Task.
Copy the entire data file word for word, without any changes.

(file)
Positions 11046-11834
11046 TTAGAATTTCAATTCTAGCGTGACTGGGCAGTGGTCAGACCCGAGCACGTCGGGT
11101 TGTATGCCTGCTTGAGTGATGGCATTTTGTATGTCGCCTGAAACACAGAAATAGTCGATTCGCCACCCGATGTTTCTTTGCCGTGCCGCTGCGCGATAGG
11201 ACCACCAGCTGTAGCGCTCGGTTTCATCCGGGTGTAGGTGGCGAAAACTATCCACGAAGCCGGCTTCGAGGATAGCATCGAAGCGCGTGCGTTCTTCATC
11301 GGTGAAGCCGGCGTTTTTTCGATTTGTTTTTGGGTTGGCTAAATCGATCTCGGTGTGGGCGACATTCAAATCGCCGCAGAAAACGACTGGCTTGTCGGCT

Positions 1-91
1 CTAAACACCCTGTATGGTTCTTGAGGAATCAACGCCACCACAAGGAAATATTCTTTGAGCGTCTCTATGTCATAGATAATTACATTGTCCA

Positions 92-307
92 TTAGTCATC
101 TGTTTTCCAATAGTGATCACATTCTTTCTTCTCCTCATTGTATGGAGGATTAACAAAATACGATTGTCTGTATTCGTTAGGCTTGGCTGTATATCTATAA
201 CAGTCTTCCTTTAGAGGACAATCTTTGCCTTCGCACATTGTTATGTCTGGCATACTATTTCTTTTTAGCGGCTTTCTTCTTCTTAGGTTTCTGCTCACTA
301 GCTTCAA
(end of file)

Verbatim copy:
Positions 11046-11834
11046 TTAGAATTTCAATTCTAGCGTGACTGGGCAGTGGTCAGACCCGAGCACGTCGGGT
11101 TGTATGCCTGCTTGAGTGATGGCATTTTGTATGTCGCCTGAAACACAGAAATAGTCGATTCGCCACCCGATGTTTCTTTGCCGTGCCGCTGCGCGATAGG
11201 ACCACCAGCTGTAGCGCTCGGTTTCATCCGGGTGTAGGTGGCGAAAACTATCCACGAAGCCGGCTTCGAGGATAGCATCGAAGCGCGTGCGTTCTTCATC
11301 GGTGAAGCCGGCGTTTTTTCGATTTGTTTTTGGGTTGGCTAAATCGATCTCGGTGTGGGCGACATTCAAATCGCCGCAGAAAACGACTGGCTTGTCGGCT

Positions 1-91
1 CTAAACACCCTGTATGGTTCTTGAGGAATCAACGCCACCACAAGGAAATATTCTTTGAGCGTCTCTATGTCATAGATAATTACATTGTCCA

Positions 92-307
92 TTAGTCATC
101 TGTTTTCCAATAGTGATCACATTCTTTCTTCTCCTCATTGTATGGAGGATTAACAAAATACGATTGTCTGTATTCGTTAGGCTTGGCTGTATATCTATAA
201 CAGTCTTCCTTTAGAGGACAATCTTTGCCTTCGCACATTGTTATGTCTGGCATACTATTTCTTTTTAGCGGCTTTCTTCTTCTTAGGTTTCTGCTCACTA
301 GCTTCAA